Bright skies over Pen y Ghent.
The steep climb to the summit of Pen y Ghent can't beat team 6!
 Another very brief pause at the summit and we were off again heading for Whernside, which summit to summit was 18.5km (11.5miles) away, and though clearly visible seemed to take an age to appear any closer! Making use of the new rerouted 3 Peaks path which crosses Horton Moor and so avoids the deep bog which has claimed many a persons footwear, we continued on to the tea & cake refreshment stop at 'Old Ing'.
 Still together as a full group I was pleased to see everyone in good spirits and encouraging each other as we set out on the just less than second half of the route.

 Members of 2 fellow '3 Peaker' groups joined us as we reached the B6479 and began walking on the edge of the foot blister inducing tarmac road towards the arches of 'Ribblehead Viaduct'. We must of resembled an overgrown school outing snaking along in single file to the oncoming traffic.
Group meeting at Ribblehead Viaduct.
2 down 1 to go says Hugh, or its a one man peace protest?
 Encouraging the team to take on food and water before the long ascent to Whernside, I took the opportunity to pass on some facts about the local environment which I could see the group found extremely interesting.......

 The rigours of the challenge started to make an appearance on the long ascent of Whernside (it's not everyday most people embark on a 12hr, 23mile hill walk!) with blisters, sore joints and fatigued muscles causing problems for people from various groups within the event. One of our group was now battling bravely on despite a knee problem and I had stopped to do running repairs to the badly blistered feet of a member of another group (who we had 'swept up' along the route!).
 
 Most of group 6 were continuing strongly so after ensuring they would be accompanied by another group leader I sent the group on ahead to have a good chance of completing the route within the 12hr point.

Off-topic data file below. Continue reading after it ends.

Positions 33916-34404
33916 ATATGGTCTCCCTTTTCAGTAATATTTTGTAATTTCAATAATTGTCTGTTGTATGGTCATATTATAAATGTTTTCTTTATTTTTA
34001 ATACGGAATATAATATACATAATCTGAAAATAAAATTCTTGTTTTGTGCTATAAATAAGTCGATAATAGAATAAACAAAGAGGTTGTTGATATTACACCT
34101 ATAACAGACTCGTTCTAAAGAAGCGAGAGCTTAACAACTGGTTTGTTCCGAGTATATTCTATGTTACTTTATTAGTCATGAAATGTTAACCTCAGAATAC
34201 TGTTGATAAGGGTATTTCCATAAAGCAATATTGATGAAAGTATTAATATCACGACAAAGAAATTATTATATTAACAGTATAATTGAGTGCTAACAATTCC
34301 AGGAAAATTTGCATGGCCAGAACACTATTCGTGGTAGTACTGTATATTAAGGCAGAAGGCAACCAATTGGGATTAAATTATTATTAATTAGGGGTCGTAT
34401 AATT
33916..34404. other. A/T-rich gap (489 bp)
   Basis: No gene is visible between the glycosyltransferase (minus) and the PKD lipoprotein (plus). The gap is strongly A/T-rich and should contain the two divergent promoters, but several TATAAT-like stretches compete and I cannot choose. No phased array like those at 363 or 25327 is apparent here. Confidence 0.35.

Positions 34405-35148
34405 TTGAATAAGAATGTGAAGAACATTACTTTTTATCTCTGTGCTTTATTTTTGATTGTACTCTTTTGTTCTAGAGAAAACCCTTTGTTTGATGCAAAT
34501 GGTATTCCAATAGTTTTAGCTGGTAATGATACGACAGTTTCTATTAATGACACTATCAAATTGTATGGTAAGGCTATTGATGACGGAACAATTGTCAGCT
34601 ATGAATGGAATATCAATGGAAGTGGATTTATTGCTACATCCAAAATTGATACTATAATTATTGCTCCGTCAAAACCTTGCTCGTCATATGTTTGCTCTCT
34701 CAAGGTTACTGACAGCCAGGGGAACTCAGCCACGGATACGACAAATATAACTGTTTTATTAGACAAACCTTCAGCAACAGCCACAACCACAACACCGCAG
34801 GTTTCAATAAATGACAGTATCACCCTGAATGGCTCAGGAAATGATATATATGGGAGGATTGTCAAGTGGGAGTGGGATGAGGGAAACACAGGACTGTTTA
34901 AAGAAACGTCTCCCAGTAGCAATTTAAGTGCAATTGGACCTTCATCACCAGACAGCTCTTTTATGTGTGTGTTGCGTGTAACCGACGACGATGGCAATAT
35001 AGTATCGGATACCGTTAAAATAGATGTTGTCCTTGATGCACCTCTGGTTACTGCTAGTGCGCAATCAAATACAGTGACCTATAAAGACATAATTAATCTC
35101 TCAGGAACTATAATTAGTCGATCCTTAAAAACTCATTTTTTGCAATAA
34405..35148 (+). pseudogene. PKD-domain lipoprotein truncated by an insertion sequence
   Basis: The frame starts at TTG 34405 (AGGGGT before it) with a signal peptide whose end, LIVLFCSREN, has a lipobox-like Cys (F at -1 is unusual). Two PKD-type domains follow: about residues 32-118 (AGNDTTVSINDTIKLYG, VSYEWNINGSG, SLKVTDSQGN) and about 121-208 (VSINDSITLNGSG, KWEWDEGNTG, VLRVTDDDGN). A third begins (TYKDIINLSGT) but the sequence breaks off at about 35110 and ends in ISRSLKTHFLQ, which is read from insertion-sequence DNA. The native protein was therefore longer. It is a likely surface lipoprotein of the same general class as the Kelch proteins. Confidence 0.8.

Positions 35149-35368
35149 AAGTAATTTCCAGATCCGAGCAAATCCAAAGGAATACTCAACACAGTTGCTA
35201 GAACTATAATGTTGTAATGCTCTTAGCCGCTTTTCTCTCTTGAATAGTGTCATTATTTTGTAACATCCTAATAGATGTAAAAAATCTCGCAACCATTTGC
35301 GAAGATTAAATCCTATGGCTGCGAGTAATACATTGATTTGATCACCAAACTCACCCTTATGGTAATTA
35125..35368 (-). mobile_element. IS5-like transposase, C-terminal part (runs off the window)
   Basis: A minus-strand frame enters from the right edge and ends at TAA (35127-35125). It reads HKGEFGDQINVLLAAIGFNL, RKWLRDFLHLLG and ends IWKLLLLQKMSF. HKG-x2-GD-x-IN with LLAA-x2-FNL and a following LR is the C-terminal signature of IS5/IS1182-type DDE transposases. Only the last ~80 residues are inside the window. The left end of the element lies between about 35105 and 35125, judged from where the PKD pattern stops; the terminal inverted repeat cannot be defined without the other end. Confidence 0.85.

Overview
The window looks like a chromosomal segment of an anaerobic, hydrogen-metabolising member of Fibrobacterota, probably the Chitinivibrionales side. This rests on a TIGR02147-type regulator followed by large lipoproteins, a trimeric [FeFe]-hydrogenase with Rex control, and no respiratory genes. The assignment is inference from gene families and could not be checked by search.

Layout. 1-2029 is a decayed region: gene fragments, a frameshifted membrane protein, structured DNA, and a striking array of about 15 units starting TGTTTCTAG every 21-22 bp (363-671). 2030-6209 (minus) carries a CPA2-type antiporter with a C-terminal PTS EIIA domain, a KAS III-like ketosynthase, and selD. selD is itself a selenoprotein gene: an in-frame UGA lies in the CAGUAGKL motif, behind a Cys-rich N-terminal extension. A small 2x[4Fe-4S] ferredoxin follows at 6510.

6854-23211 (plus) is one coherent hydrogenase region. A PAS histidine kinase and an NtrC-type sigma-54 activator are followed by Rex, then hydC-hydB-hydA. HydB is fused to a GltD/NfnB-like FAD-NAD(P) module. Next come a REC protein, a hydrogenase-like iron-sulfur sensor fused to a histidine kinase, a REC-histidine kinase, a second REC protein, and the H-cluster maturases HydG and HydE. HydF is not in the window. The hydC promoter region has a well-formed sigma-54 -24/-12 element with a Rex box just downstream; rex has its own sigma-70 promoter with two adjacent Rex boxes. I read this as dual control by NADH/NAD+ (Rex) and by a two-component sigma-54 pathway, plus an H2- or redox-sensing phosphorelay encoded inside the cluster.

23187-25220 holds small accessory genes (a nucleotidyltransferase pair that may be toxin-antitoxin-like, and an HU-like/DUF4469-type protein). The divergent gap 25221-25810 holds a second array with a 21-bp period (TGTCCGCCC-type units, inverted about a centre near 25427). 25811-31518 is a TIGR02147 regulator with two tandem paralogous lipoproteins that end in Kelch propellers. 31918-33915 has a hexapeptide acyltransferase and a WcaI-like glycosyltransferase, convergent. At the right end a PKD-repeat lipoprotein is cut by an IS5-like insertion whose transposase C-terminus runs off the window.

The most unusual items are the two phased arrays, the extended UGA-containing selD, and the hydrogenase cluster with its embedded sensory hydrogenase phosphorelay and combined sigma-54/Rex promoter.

On & on & on & on & on ascending Whernside.
The final stretch from Whernside summit, Ingleborough in the distance.
 Over Whernside and onto the steep final descent I pointed out the views to the Southern Lakeland Fells and the wind farms of Morecambe Bay. Although outstanding views by any body's standards, it was obvious they did nothing to distract from the pain and discomfort felt making every step by my small band of walking wounded.
 The relief was obvious as the going flattened  out on reaching Broadrake and the final 1.5km to the finish line. Gently encouraging my (now more than slightly broken!) team that they still could make the finish line within the 12hr point we broke into an uncomfortable jog over the last 300metres through Philpin Farm. Although resulting in burst blisters, a strong contender for the dodgiest walk prize and more than a few loud expletives I was delighted that they battled on to cross the finish line with just seconds to spare!

 With the other members of group 6 having completed the route approximately 30 minutes earlier we had an impressive 120% completion rate (having collected an additional 2 members), and all within the 12hr challenge time. 
Group 6 well earned refreshments on completing the Yorkshire 3 Peaks!
Summary - I would have to say I felt quite fortunate to have been allocated a group of randomly selected people who came together for the day and were motivated, got on well, encouraged each other throughout the event, listened to advice and safety information, tried to control their laughter when I slipped in mud and pretended to be interested during my local environment talks!
 
 Well done to Grace, Hugh, Jonothan, Kirsty, Neal, Paul D, Paul K, Rachel & Robert of Group 6!